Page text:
What's Next for Lilly Pulitzer?
When Lilly Pulitzer collaborated with Target to offer a limited-edition collection in April, women across America went bonkers. Shoppers laid siege to the discount retailer’s stores, lining up before dawn in hopes of snagging dresses, bikini bottoms, or crop tops. Target’s overwhelmed website crashed. The clothes sold out within hours, leaving many fans dismayed or fuming.
Despite the rocky launch, the fashion label came out with an important boon: exposure to customers unfamiliar with the late designer’s name. With the newfound interest in Lilly Pulitzer’s printed dresses, tops, and swimwear, what's next for the 56-year-old brand?
“We see unlimited opportunity in terms of where we could grow,” said Michelle Kelly, president of Lilly Pulitzer. “We want to do what we do and do it well. We’re a disciplined brand, even though we have a lot of fun.”
Lilly Pulitzer is in the midst of its biggest year of expansion, planning to open a total of six new stores this year (more than its usual four per year), bringing its total store fleet to 34. The label has been on a roll for Oxford Industries, its Atlanta-based parent company, which also owns apparel brands Tommy Bahama and Ben Sherman. Lilly Pulitzer raked in nearly $168 million in sales last year, a 22 percent jump from 2013, and posted $32.5 million in operating income, a 24 percent gain. The bump from Target will help. Eric Beder, an analyst at Wunderlich Securities, wrote in a note to clients that the collaboration was “mission accomplished” for Lilly Pulitzer. “While the financial impact for Oxford is limited, the marketing campaign positions Lilly for more aggressive growth," he wrote.
Much of the current store fleet sits in coastal regions, prime areas for attracting preppy beachgoers. Now the company is looking for more opportunities inland. So far, it has dropped a few boutiques into Cleveland, Cincinnati, Austin, and the suburbs of Detroit. Next up is Chicago, an area Kelly says is jam-packed with Lilly Pulitzer fans according to the company’s market research. Lilly Pulitzer has done business in Middle America for a long time, but it has been largely through department store partners and specialty stores, rather than its own branded shops, she said.
Lilly Pulitzer’s colorful dresses hark back to 1959, when the socialite created vibrant prints to hide stains on the shift dresses she wore working a juice stand in Palm Beach, Fla. She became a prominent fashion designer, and the Lilly Pulitzer name grew to be synonymous with coastal high society. (The designer, who died in 2013, was once married to publisher Joseph Pulitzer's grandson Herbert.) Though the cities of the Midwest lack the balmy shores of Florida, they’re attractive locations for Lilly Pulitzer because the label targets vacationers. It’s counting on women of all ages to shop for linen beach pants and cuffs adorned with starfishes before getting on their flights to the tropics.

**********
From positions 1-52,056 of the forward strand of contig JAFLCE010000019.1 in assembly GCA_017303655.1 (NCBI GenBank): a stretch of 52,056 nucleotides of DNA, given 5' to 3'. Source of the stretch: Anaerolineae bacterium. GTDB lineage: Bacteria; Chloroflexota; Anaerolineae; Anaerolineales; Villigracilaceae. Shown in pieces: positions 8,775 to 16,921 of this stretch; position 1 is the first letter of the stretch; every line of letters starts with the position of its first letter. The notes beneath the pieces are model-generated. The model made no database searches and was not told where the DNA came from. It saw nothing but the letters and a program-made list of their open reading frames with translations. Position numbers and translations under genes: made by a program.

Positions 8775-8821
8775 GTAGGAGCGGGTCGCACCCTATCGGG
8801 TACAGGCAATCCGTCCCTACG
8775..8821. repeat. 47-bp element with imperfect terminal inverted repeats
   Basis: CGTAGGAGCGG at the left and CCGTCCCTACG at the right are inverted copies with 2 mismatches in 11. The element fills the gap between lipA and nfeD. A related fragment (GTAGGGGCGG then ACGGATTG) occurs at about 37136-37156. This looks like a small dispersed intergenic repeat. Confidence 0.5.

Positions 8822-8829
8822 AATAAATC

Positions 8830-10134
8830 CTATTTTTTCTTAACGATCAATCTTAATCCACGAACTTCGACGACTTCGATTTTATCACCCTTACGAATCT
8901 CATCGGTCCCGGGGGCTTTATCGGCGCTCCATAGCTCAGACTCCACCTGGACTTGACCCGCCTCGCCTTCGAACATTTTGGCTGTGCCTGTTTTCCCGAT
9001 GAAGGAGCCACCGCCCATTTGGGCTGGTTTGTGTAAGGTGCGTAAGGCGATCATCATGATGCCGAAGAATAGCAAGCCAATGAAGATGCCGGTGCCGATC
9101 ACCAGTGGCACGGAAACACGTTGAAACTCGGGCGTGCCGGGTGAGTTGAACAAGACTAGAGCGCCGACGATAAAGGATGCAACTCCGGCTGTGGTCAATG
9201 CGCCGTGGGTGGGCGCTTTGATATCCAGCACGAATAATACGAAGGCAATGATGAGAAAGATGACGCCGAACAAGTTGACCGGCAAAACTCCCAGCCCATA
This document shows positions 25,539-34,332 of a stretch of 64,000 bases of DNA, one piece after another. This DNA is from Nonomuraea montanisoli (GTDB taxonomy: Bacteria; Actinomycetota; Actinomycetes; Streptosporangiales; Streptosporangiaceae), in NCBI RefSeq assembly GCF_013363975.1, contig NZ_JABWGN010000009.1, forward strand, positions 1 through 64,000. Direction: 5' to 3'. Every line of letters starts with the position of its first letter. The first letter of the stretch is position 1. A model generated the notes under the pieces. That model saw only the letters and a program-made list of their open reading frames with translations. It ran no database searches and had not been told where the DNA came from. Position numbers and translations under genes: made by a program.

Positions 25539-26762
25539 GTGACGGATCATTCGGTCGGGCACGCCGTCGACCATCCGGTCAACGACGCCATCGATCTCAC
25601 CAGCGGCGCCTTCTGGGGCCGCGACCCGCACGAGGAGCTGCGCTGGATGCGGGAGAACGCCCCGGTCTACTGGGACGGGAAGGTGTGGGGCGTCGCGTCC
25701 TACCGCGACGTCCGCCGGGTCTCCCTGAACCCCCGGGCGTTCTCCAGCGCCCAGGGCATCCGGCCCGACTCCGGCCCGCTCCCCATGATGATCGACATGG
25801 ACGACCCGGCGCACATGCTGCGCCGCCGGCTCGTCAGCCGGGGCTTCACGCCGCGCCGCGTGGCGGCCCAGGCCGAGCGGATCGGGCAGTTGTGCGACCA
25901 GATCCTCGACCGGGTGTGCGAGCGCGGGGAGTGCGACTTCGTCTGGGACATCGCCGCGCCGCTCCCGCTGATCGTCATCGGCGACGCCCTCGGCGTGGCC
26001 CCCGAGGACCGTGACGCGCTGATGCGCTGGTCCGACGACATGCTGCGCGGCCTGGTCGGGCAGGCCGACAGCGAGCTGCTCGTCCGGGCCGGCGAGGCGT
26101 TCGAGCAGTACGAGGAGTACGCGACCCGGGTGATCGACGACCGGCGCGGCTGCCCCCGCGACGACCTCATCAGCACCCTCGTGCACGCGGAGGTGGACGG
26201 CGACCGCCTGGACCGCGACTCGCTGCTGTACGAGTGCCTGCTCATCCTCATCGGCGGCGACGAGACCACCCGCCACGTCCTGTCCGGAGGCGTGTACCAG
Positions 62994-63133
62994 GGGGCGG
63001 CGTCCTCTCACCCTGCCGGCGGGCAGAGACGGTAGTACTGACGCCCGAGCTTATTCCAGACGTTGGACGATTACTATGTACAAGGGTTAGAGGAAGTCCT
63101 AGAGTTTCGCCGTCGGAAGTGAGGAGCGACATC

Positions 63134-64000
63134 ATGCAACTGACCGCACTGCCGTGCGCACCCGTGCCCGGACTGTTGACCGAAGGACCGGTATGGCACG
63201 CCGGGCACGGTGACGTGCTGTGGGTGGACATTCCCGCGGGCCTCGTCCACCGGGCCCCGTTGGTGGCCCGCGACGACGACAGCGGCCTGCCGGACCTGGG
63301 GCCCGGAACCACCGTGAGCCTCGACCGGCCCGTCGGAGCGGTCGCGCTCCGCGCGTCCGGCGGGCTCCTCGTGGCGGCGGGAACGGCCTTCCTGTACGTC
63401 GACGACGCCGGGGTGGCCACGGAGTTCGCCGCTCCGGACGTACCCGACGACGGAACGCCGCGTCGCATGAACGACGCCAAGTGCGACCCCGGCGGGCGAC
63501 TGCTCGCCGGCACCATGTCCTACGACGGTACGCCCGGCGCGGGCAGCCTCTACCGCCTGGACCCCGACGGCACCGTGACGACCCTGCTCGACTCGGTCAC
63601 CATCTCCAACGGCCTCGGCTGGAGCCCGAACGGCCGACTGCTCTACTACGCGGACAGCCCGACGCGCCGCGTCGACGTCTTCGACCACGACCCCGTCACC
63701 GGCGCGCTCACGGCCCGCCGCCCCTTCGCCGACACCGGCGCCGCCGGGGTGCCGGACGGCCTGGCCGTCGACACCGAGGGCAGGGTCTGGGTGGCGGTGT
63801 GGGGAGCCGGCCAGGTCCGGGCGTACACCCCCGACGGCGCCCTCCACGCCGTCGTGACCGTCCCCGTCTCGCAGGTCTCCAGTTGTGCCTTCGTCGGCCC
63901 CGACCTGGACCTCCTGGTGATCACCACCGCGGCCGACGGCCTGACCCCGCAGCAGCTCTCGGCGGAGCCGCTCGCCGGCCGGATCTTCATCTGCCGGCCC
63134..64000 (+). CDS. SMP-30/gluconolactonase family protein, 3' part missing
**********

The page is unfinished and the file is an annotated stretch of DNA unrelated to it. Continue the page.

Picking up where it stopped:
Five years ago, when Oxford acquired the brand, executives at Lilly Pulitzer decided that growth would come from touting resort style, rather than adapting to seasons or locations. No matter what, they’d stick to selling items that belong at a beach or pool party but that could often double as playful going-out clothing. “It’s a resort brand,” said Kelly. “And women, they certainly come to us when they’re going on vacation, and they absolutely shop when they’re on vacation.”
Lilly Pulitzer intends to keep its focus on selling apparel and accessories, rather than branch out to other kinds of goods, such as beach gear and home furnishings. It’s hard to stay the course with customers asking for Lilly Pulitzer to slap its popular prints on just about anything, said Jane Schoenborn, vice president of marketing and creative communications. However, the brand remains open to more one-time collaborations that allow for heightened creativity—the collection with Target featured beach gear, bar items, and home décor.
Though Lilly Pulitzer executives view the Target partnership as a rousing victory, the experience wasn’t all rosy for the label. Ardent Lilly Pulitzer supporters lashed out when the collection was announced, arguing that a discount retailer was too tawdry for their beloved brand. When the goods sold out, shoppers were quick to voice their anger at the lack of merchandise. A scathing Washington Post column dismissed Lilly Pulitzer’s styles as being a mere uniform for preppy women who want to feel upper-class, calling the label “not fashion.”
Schoenborn said that’s baloney. “We absolutely believe that Lilly Pulitzer is fashion, and that she created a way of dressing that didn’t exist before,” she said. “We’ll stand by that forever.”